Investors must acknowledge the differences between the two DNA editing approaches:
Ex vivo: The DNA editing therapeutic payload is used as an engineering tool in a laboratory setting to create cell therapy. There is more control over the impacts of this approach, as engineered cells can be screened.
In vivo: The DNA editing therapeutic payload is used as an engineering tool within the human body to modify genes directly within a patient. There is much less control over the impacts of this approach.
One of the most important things for investors to understand with respect to genetic medicines is that gene expression is tissue specific. Muscle cells in your left pinky finger contain the same exact genome as your liver, but that doesn’t mean every gene is expressed in equal amounts in both tissues.
In other words, if a disease is primarily caused by a gene expressed in your liver, then the therapeutic payload has to impact gene expression in your liver. That means the therapeutic payload must be designed for delivery to the liver. Right now, genetic medicines are primarily “stuck” with delivery to the liver. No DNA editing system or approach has attempted to deliver outside of the liver, which is a new challenge for all therapeutic modalities within genetic medicines. Tissue-specific delivery is the next battleground for genetic medicines and will distinguish between the winners and losers in the coming years.
There are too many challenges to provide a comprehensive list, but several of the primary challenges include:
Double-stranded breaks (DSBs): A DSB is one of the most traumatic events in biology — there’s a reason you wear a lead vest when getting an X-ray at the dentist. The fact that first-generation gene editing requires a DSB is potentially problematic. In preclinical models using first-generation CRISPR gene editing, scientists have observed random insertions, random deletions, chromosomal rearrangements, and chromothripsis — all hallmarks of cancerous cells. The risks might not be observed until years after clinical trials are completed, but considering these tools are permeant, DSBs represent a considerable commercial risk.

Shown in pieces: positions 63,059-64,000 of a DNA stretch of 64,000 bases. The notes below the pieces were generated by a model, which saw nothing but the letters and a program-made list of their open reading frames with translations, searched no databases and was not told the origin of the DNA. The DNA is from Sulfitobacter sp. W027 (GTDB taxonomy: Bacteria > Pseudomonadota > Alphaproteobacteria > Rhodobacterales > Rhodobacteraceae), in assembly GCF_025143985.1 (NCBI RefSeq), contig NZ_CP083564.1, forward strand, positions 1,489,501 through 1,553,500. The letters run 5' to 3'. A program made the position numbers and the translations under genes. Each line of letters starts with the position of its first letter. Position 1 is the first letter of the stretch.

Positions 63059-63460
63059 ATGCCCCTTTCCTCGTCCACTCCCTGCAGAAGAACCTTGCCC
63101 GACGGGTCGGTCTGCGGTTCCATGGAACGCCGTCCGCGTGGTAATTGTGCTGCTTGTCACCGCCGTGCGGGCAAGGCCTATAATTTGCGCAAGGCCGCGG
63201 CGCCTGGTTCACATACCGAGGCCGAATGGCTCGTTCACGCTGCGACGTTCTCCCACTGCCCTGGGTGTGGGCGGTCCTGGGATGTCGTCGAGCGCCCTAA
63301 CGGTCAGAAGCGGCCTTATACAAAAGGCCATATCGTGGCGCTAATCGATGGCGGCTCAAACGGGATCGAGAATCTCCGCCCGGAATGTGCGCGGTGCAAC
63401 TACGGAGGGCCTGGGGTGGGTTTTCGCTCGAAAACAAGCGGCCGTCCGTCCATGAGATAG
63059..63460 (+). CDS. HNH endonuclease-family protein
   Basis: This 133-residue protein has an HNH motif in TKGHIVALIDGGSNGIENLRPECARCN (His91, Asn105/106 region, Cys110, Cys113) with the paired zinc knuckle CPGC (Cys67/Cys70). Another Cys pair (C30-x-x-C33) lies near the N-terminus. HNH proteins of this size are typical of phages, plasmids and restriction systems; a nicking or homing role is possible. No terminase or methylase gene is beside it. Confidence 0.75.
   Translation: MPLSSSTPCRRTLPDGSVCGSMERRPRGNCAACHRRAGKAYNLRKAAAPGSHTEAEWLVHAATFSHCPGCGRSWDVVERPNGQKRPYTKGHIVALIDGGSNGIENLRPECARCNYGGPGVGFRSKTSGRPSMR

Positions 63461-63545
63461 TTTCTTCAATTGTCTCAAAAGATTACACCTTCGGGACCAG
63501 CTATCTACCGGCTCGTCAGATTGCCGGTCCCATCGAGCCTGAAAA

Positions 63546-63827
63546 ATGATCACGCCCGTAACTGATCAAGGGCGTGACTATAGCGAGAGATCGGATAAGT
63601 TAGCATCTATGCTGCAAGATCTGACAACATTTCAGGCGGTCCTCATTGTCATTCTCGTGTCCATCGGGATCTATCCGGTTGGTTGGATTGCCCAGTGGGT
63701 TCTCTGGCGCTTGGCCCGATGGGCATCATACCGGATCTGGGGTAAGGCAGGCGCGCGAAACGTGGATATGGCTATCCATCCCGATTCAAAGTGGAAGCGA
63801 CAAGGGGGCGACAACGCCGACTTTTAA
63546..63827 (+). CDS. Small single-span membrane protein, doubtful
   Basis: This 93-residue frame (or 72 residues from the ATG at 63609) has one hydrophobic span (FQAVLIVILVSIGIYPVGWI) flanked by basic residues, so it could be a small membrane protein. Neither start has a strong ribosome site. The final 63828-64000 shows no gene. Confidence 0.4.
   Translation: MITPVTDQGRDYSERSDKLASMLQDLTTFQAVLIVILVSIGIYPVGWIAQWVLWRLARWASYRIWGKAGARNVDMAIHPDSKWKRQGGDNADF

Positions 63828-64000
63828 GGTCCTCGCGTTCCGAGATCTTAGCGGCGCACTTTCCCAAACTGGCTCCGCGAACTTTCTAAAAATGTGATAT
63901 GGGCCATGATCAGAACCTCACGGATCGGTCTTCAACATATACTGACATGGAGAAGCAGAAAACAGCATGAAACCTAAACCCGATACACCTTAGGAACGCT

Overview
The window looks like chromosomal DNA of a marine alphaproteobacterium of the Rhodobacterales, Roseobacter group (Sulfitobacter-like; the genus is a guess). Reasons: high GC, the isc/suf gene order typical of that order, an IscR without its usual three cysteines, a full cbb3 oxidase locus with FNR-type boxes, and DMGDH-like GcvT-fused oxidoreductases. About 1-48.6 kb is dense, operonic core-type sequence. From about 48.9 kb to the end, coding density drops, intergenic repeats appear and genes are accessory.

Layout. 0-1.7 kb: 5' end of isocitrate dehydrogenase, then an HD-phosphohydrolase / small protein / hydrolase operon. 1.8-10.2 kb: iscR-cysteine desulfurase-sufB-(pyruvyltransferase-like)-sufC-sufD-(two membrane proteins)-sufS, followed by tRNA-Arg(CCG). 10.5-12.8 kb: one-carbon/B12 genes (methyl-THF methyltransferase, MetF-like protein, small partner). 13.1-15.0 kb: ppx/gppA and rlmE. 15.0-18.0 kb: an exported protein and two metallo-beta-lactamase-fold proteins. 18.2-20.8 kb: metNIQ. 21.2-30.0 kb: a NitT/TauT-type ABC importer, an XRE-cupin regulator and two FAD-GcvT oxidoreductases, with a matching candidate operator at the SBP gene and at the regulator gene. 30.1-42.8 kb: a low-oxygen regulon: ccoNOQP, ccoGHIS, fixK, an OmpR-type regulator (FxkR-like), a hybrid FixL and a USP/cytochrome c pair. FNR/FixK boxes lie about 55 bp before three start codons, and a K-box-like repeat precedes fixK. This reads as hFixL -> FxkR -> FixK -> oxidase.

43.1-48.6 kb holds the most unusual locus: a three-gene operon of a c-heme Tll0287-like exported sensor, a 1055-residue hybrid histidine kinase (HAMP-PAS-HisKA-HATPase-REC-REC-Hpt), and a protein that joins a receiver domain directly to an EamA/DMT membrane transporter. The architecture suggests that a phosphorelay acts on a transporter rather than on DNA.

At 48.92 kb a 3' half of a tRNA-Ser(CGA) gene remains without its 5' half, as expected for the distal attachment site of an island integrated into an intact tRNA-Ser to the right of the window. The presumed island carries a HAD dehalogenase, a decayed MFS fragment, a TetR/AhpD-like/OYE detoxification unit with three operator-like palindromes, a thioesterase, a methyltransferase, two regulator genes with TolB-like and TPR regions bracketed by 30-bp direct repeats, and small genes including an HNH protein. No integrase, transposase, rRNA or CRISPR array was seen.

Genes play multiple roles in the body: Investors might think that silencing or introducing a single gene can provide a durable treatment option, but it’s important to evaluate each DNA editing program on a case-by-case basis. For example, the lead drug candidate from Intellia Therapeutics, NTLA-2001, silences the TTR gene in the liver. Mutations in the TTR gene can lead to hereditary transthyretin amyloidosis (hATTR). However, the TTR gene is essentially only expressed within the liver and is one of the only transporters of vitamin A in humans. We need vitamin A for vision. There’s emerging evidence that TTR plays a role in clearing amyloid plaques from the brain to prevent dementia and Alzheimer’s disease. In other words, permanently silencing the TTR gene means individuals will require daily, lifelong supplementation of vitamin A, will suffer from night blindness (loss of vision in low light), and potentially be at higher risk of dementia. That may be an acceptable tradeoff for a fatal disease, but it highlights the point that imprecise first-generation gene editors are not quite cures or the final bookend in treatment options.
Base editing is limited to specific windows: The beauty of base editors is that they avoid DSBs. However, they can only act on relatively limited parts of a gene. The approach can still be valuable for specific diseases with large economic opportunities, but investors must maintain realistic opportunities. For this reason, base editors that precisely knockout a gene (such as Verve Therapeutics (NASDAQ: VERV) in cardiometabolic diseases) might be more attractive than base editors attempting to make a precise fix of a mutation (for example, there are dozens of mutations for A1AT liver disease, which might require multiple drug candidates to treat the same disease).
Therapeutic payload sizes: First-generation gene editing exposes investors to the potentially existential risk of DSBs, but it has the smallest payload size of existing approaches. Second-generation base editing is more precise, but the therapeutic payload is much larger, which creates challenges to delivery to specific cell types. Third-generation prime editing might be even more precise, but the therapeutic payload is even larger than base editing payloads, which might exclude it from delivery to most cell types.
Permanent vs. temporary: DNA editing from existing therapeutic modalities is permanent. There is no “undo” button once a drug candidate is administered to patients. Considering the long-term safety risks of DSBs, this is a potentially existential risk for first-generation gene editing approaches. It’s noteworthy that the world’s largest pharmaceutical companies have largely side-stepped DNA editing and instead focused on forming collaborations within RNA editing, which is temporary and reversible.